Il museo dà ampio spazio alla ricerca scientifica, finanziando studi sull'ambiente
naturale della Valle d'Aosta.
Negli anni sono stati sviluppate ricerche faunistiche (ungulati, chirotteri, avifauna,
lepidotteri, ecc.), floristiche (flora vascolare, licheni, macromiceti), limnologiche e
Quasi tutte le ricerche sono state pubblicate sulla Revue Valdôtaine d'Histoire Naturelle
o sulle Monografie del Museo.
Creation of the Aosta Valley Seed Bank
Genetic characterization of local plant species to support the creation of the Aosta Valley Seed Bank
Principal Investigator: Dr Fabio GUGLIELMO. Project duration: 2 years (8th March 2013 - 7th March 2015).
In accordance with the Convention on Biological Diversity (Rio de Janeiro, 1992), the present project is aimed at creating the first Seed Bank in Aosta Valley for the ex situ conservation of alpine plant species. Since Seed Bank accessions should be representative of the genetic variability of the native habitat, it is pivotal, for each plant species, to detect the population structure and diversity. For this purpose, the project includes a preliminary DNA barcoding and DNA genotyping study to identify at a specific and sub-specific level the plant species to be conserved.
Plant species, whose selection is based on their rarity, vulnerability and endemicity, will be sampled in different collection sites throughout the Aosta Valley areas. Each sample will be geo-referenced through GIS-GPS.
The DNA barcoding method is based on the sequencing of two plastidic gene: rbcL (gene encoding for the large subunit of the enzyme rubilose-1,5-biphosphate carboxylase/oxygenase) and matK (gene encoding for the enzyme maturase), as reported in the CBOL (Consortium for the Barcode of Life) guidelines. We will assess the diagnostic ability at an inter and intra-specific level of the selected DNA barcodes through softwares for sequence alignment. The DNA sequences will be shared with the CBOL and uploaded in GenBank.
The DNA genotyping protocol for the assessment of the intraspecific variability will be based on the analysis of SSRs (Simple Sequence Repeats) or microsatellite loci . For each selected species, SSR loci will be isolated and characterized through the construction of a small insert genomic library enriched in microsatellites, and reliable protocol of analysis will be developed,through the design of specific primers. We will define the population structure of each species using appropriate analysis softwares. Results will be useful to establish the most appropriate sampling strategy, as well as they will allow improving the knowledge on biological, ecological and genetic aspects of each species.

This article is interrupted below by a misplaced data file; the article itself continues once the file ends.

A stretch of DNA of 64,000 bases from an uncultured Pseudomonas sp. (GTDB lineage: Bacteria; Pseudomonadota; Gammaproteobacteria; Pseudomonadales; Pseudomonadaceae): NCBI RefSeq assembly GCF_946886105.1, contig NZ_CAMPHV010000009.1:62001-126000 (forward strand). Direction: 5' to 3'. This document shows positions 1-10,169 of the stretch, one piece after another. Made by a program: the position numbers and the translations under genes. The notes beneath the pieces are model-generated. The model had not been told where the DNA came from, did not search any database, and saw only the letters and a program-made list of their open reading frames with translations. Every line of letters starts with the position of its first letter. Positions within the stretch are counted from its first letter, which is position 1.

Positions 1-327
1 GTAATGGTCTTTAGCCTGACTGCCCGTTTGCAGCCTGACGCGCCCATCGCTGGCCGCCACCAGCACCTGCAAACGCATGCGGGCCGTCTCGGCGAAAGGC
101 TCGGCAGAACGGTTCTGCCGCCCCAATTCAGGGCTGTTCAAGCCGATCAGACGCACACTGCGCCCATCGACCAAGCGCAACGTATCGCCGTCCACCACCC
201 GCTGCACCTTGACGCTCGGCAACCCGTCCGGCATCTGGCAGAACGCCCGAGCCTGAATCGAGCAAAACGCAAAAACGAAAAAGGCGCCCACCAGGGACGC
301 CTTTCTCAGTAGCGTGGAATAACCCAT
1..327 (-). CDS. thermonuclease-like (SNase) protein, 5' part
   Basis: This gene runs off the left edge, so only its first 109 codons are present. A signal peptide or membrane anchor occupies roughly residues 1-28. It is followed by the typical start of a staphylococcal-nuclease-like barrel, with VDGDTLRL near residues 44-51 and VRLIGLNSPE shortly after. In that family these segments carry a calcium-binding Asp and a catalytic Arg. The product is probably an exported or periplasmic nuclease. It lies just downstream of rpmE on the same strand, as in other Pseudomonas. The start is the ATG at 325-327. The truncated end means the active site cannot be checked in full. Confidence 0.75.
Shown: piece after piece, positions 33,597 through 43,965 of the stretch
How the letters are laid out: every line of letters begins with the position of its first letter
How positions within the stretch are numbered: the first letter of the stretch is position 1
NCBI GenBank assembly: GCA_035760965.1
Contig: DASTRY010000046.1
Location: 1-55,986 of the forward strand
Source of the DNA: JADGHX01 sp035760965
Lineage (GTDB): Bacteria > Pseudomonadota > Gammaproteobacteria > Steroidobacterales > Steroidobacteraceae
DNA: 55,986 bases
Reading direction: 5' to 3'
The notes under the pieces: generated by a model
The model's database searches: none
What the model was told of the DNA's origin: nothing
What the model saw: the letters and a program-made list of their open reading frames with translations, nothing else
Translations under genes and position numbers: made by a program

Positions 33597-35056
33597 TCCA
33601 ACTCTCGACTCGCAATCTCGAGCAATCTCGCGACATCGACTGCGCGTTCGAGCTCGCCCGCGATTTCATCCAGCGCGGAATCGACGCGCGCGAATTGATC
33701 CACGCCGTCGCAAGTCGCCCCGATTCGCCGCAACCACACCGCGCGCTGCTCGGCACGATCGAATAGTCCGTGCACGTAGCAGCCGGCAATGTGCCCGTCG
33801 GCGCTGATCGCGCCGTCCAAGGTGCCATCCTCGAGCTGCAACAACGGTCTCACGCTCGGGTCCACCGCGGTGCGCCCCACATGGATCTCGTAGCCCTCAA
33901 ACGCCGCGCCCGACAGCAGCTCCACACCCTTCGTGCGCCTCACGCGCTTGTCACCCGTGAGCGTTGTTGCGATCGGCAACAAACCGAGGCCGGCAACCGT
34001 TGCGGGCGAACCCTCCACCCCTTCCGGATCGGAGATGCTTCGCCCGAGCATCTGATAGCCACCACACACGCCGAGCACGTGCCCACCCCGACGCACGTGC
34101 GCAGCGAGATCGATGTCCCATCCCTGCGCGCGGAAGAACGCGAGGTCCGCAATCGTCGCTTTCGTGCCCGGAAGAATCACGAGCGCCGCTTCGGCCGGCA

Each detected population will represent a Seed Bank accession. An appropriate seed sampling will be performed for each accession following the guidelines of the ENSCONET Curation Protocols and Recommendations (2012). The collected samples will be subjected to a pre-treatment in a storage room, which includes the phytosanitary control and the analysis of different parameters. A part of the batch will be addressed to a long-term conservation (10 years) and the other one will represent the active collection, to be used in a short period for the in situ operations or reintroductions. We will assess the most appropriate parameters for the long-term conservation of each species, through the analysis of the seed vitality after different treatments (freezing at -18°C, lyophilization, crioconservation).
Once the first accessions will be collected, the first Seed Bank of the Aosta Valley will be officially established.
DNA barcoding for the study of the Aosta Valley wildlife biodiversity
DNA barcoding for the study of the Aosta Valley wildlife biodiversity: a new approach to investigate and monitor the Insecta and for the fight against the poaching.
Principal Investigator: Dr Velca Botti. Project duration: 2 years (8th March 2013 - 7th March 2015)
The conservation of biodiversity is a prerogative of the International Convention on Biological Diversity (Rio de Janeiro, 1992).
The Regione Autonoma Valle d'Aosta has been already involved in the protection of biodiversity and natural resources, launching studies to promote the development of local protected areas.
This project represents an innovative approach to the investigation and monitoring of the biodiversity value of the alpine landscape, mainly using DNA barcoding techniques.
The DNA barcoding allows a rapid and automated identification of animal species, through DNA sequencing, overcoming the limitations of traditional morphological approach, such as, for example, the misidentification of taxa, due to a phenotypic plasticity of studied tract or to the existence of morphologically cryptic taxa, how "sister species" (morphologically identical species but genetically different).